|Maggin credits Jeoh Loeb for suggesting an idea that became “Must There Be a Superman?”|
But “What Can One Man Do?” wasn’t just the launching pad for Maggin’s prolific career in comics (by his count he’s written over 500 stories), it was also the thematic template for the bulk of his work that followed. He didn’t duplicate the plot — none of his other characters quit costumed crimefighting to take political office — but he did continually revisit the question about what a single person could do to affect change, and in the case of his first Superman story, what a single person might do that would unwittingly restrict positive change.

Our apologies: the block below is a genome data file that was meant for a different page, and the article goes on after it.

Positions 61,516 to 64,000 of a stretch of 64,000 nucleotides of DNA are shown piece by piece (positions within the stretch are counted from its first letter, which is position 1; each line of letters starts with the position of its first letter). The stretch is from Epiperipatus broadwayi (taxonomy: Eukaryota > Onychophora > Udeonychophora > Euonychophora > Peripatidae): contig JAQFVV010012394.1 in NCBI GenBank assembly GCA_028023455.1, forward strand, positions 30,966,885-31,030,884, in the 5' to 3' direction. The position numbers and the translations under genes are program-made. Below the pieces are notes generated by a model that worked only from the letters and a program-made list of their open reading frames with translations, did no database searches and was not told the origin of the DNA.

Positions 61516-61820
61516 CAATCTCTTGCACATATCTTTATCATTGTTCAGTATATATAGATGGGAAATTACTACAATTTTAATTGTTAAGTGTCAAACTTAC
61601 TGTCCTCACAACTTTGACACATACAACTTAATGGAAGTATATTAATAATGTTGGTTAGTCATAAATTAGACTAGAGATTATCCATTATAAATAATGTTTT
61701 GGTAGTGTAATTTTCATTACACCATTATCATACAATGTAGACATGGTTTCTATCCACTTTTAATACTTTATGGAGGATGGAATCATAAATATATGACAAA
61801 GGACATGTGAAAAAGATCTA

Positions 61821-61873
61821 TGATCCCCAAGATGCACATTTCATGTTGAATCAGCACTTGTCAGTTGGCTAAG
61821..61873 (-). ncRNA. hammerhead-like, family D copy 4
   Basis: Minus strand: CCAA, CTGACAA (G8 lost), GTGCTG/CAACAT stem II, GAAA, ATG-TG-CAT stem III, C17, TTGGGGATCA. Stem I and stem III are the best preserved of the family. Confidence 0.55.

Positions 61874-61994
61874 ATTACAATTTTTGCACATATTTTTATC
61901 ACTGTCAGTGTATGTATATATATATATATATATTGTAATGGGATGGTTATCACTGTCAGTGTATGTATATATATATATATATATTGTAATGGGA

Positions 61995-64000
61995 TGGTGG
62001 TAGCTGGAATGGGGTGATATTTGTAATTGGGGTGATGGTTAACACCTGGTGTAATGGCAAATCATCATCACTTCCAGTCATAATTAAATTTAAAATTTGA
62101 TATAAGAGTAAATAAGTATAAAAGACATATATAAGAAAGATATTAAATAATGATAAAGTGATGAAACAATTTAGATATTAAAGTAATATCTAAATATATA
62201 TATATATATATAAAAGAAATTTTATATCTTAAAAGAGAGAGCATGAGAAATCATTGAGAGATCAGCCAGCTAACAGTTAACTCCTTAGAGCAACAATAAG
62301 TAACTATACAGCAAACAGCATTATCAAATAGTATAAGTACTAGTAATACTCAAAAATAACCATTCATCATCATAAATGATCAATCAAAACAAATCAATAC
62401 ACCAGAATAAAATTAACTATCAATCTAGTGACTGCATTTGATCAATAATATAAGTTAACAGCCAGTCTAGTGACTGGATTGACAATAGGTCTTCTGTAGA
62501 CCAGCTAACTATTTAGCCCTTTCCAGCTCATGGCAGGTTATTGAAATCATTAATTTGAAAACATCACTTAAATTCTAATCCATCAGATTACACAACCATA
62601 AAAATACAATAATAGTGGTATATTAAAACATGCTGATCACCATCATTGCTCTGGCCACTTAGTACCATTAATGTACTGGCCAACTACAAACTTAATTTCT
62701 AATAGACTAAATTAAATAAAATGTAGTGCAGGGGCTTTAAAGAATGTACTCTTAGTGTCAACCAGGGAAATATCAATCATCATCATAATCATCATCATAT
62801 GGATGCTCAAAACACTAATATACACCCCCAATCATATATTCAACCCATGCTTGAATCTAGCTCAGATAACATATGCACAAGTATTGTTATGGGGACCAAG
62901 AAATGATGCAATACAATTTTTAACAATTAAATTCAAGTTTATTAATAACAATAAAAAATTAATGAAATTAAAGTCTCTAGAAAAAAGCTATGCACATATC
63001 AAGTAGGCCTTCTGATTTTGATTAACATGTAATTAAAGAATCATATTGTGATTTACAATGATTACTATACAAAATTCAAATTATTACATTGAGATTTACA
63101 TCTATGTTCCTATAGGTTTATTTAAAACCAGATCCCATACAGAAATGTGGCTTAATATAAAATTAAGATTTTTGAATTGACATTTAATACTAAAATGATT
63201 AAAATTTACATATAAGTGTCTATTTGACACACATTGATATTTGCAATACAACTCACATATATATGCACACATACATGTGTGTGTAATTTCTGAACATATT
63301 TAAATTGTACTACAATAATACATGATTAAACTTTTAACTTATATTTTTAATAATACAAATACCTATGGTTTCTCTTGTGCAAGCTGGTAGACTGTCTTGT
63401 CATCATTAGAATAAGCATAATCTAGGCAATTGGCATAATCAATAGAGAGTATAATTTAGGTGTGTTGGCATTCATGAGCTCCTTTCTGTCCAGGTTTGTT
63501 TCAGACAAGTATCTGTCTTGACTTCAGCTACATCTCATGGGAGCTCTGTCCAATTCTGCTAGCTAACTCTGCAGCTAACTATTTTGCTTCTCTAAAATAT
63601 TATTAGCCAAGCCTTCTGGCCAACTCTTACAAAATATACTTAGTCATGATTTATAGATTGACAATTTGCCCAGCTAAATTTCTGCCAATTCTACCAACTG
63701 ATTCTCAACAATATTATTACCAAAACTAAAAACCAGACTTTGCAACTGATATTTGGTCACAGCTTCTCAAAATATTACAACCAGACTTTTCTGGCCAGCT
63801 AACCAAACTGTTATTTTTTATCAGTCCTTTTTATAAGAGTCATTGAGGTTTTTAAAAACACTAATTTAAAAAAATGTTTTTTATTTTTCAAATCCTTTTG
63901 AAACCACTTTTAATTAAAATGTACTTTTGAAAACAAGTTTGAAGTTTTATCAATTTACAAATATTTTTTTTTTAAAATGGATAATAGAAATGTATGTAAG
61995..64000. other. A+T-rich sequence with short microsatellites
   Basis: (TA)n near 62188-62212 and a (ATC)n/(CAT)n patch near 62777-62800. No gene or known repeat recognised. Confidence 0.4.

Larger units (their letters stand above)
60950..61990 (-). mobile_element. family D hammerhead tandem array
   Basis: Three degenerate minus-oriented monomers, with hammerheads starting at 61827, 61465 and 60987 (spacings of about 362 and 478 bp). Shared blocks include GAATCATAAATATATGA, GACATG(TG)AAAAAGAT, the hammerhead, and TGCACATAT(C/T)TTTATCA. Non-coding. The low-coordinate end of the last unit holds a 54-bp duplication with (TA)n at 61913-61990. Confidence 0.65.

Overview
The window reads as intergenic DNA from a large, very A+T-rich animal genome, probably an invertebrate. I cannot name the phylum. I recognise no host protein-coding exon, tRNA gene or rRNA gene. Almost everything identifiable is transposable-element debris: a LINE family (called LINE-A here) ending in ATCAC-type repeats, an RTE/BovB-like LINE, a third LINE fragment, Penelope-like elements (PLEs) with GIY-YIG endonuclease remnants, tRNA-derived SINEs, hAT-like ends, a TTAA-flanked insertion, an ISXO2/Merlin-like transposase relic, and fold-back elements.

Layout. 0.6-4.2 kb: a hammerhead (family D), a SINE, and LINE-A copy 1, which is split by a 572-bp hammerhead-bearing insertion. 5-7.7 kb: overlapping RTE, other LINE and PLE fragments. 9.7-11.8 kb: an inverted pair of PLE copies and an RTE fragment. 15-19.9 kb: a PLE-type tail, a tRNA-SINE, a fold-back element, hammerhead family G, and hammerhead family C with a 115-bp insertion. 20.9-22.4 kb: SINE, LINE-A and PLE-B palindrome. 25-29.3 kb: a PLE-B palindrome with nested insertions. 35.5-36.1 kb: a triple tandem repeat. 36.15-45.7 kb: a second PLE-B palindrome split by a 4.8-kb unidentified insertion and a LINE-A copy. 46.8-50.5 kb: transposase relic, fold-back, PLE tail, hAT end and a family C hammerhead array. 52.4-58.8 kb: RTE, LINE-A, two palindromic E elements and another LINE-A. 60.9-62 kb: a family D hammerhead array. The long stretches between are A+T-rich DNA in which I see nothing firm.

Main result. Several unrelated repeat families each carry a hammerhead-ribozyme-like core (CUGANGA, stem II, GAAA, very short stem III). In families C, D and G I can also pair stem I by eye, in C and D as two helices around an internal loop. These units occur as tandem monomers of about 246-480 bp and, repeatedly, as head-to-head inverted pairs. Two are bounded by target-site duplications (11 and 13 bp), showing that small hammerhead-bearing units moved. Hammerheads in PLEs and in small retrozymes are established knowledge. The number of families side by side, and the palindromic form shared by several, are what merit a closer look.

For “Superman” #247, released only one month after his first Green Arrow story, Maggin wrote “Must There Be a Superman?” The genesis of this story has become more famous in comic book circles than the content of the story itself. According to Jeph Loeb, the story concept was his idea, as a teenager, sitting at his parent’s dinner table with Elliot Maggin. Maggin was a friend of the Loeb family, and young Jeph threw out the idea of a story involving the Guardians of the Galaxy and the role of Superman on Earth. Maggin admits that the story might have come from Loeb’s suggestion, and willingly credits Loeb even if he doesn’t remember exactly what was said at the dinner table that evening. But even if the spark for the story came from Loeb, it’s a Maggin story through-and-through.